Sunday, 29 April 2012
COMEDIAN Jo Caulfield has just finished touring Cumbria with a show subtitled: "The Tour of Towns I've Heard Of But Never Been To". But even she had to admit she'd never really heard places like Egremont or Torpenhow.
And pronouncing places like Torpenhow had also proved a challenge to her. But hats off to Jo for daring to step outside the M25 and taking on an exhausting tour of those remote parts of Britain normally neglected by the showbiz set. To be fair, she's recently left London and moved to Scotland so she's probably used to rural Britain by now.
Gigs at Barrow, Millom, Thursby and the like gave Jo the chance to poke some gentle fun at the various Cumbrian towns - and even some of its residents. She's known for her acerbic wit and doesn't pull her punches but she appeared to warm to the good folk of Cumbria. At Egremont's Florence Mine (recently converted to an arts centre) she applauded the hard work which had gone into creating a new arts venue (particularly the colourful ladies loo seats!). "Even if you didn't like the show" she told the 40-strong audience "do support Florence mine in the future".
She struck a chord immediately with the audience by ranting about the stresses of modern life and those secret pet hates we all harbour: self-service checkouts at Tesco, young couples freshly in love - and other people's kids! Such topics are de rigueur with comedians today of course but Jo managed to make them fresh and biting enough to produce plenty of laughter.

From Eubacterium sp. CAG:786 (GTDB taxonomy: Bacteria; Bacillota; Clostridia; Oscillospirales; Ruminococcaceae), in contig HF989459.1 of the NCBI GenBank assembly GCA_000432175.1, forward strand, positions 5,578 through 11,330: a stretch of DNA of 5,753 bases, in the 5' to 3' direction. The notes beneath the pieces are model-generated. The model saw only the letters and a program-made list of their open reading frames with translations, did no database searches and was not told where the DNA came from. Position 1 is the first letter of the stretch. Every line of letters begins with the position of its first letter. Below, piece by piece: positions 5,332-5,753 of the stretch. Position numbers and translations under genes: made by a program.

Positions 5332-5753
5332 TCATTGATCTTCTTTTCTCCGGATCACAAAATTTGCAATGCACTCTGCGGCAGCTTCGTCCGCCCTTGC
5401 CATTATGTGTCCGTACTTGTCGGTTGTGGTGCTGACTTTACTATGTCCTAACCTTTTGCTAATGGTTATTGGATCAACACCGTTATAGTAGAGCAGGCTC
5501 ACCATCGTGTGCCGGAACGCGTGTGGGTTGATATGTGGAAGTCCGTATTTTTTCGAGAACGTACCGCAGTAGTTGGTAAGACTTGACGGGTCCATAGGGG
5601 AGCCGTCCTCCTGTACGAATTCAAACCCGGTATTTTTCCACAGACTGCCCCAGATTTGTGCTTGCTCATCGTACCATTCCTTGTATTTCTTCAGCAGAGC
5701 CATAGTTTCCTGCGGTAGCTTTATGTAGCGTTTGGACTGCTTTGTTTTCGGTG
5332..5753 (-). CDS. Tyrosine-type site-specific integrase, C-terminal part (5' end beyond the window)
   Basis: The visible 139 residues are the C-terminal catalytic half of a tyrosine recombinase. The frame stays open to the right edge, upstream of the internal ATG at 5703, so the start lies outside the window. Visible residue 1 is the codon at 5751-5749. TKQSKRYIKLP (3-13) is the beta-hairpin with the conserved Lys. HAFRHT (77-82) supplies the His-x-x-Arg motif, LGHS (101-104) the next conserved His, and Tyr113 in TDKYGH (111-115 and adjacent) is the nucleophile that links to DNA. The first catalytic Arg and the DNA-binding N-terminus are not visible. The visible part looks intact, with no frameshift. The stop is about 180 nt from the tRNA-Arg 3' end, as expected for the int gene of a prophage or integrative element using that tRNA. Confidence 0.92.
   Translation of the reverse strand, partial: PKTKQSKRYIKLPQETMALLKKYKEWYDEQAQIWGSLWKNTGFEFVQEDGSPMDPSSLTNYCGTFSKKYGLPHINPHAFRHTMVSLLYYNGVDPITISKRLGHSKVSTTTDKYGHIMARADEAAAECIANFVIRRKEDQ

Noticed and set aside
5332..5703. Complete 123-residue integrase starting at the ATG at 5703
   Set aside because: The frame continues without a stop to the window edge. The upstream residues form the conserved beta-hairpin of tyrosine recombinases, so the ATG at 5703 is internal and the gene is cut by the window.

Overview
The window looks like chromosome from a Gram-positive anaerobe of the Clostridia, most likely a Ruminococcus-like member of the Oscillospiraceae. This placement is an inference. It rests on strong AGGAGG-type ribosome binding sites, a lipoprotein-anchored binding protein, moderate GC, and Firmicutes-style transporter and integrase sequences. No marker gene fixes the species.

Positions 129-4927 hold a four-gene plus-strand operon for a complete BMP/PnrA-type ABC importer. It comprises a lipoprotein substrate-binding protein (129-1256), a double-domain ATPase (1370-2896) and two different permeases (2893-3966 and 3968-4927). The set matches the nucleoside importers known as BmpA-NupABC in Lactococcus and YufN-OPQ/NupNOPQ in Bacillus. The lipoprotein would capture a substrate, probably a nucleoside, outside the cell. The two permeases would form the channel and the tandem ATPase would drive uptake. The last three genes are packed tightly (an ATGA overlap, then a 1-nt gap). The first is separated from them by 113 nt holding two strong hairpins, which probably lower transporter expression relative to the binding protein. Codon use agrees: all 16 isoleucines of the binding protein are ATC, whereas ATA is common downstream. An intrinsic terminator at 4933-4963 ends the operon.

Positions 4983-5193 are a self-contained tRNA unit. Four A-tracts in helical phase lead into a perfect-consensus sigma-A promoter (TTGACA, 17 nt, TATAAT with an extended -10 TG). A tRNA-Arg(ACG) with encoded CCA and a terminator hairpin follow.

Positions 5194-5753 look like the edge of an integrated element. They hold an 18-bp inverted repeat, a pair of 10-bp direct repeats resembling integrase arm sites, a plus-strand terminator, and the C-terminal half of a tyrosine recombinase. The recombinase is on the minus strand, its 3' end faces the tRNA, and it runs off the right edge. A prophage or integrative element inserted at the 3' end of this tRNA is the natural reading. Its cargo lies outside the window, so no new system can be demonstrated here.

And for the second half she invited the audience to lower their stress levels by revealing what made them angry ("Everything" said one woman "I'm menopausal"!). It was a terrific evening's entertainment by a true professional and she'll no doubt be welcome if she ever wants to return to Cumbrian towns and villages - even those she can't pronounce.
Sunday, 15 April 2012
|The lending library inside Boot mill|
The best way to get to it is to drive to Ravenglass, then catch the 'Ratty' steam train to Dalegarth. Stop for their famous Cumberland sausage, egg and chips - then walk the quarter of a mile to Boot. At the end of Boot, you'll find the mill - probably with Dave King the miller sitting outside and Stanley the cat 'on guard' by the mill entrance. Inside you can enjoy a tour of the old mill and buy any number of items from ice creams to antiques dug up locally. And don't worry if Dave's not around - you'll find an honesty pot on the counter (it would be inconceivable that any money would be taken from the pot). The library has a hundred or so books and are borrowed by the 200 villagers or the tourists staying at the campsite down the road.
|Boot Mill, Eskdale|
Originally, the mill was owned by the county council and was an 'official' library. But when the council sold the mill to a Trust, the new miller - Dave King - decided to keep the library going. He collects the out-of-date or remaindered library books from Whitehaven library and puts them in his mill. You can borrow them for as long as you like. I'd recommend sitting in the mill garden or by the river to read a good book on a summer's afternoon. To be honest, it's never very clear where the mill building ends and the surrounding mill garden starts. The two wonderfully merge into each other. If only every building was like that. I've been in the mill photographing before and seen a variety of wildlife wander in and out.
|Dave King in his 'office' at Boot mill|
* Unless of course you know differently. If you know of a 'curious' library that's different from the crowd then please let me know.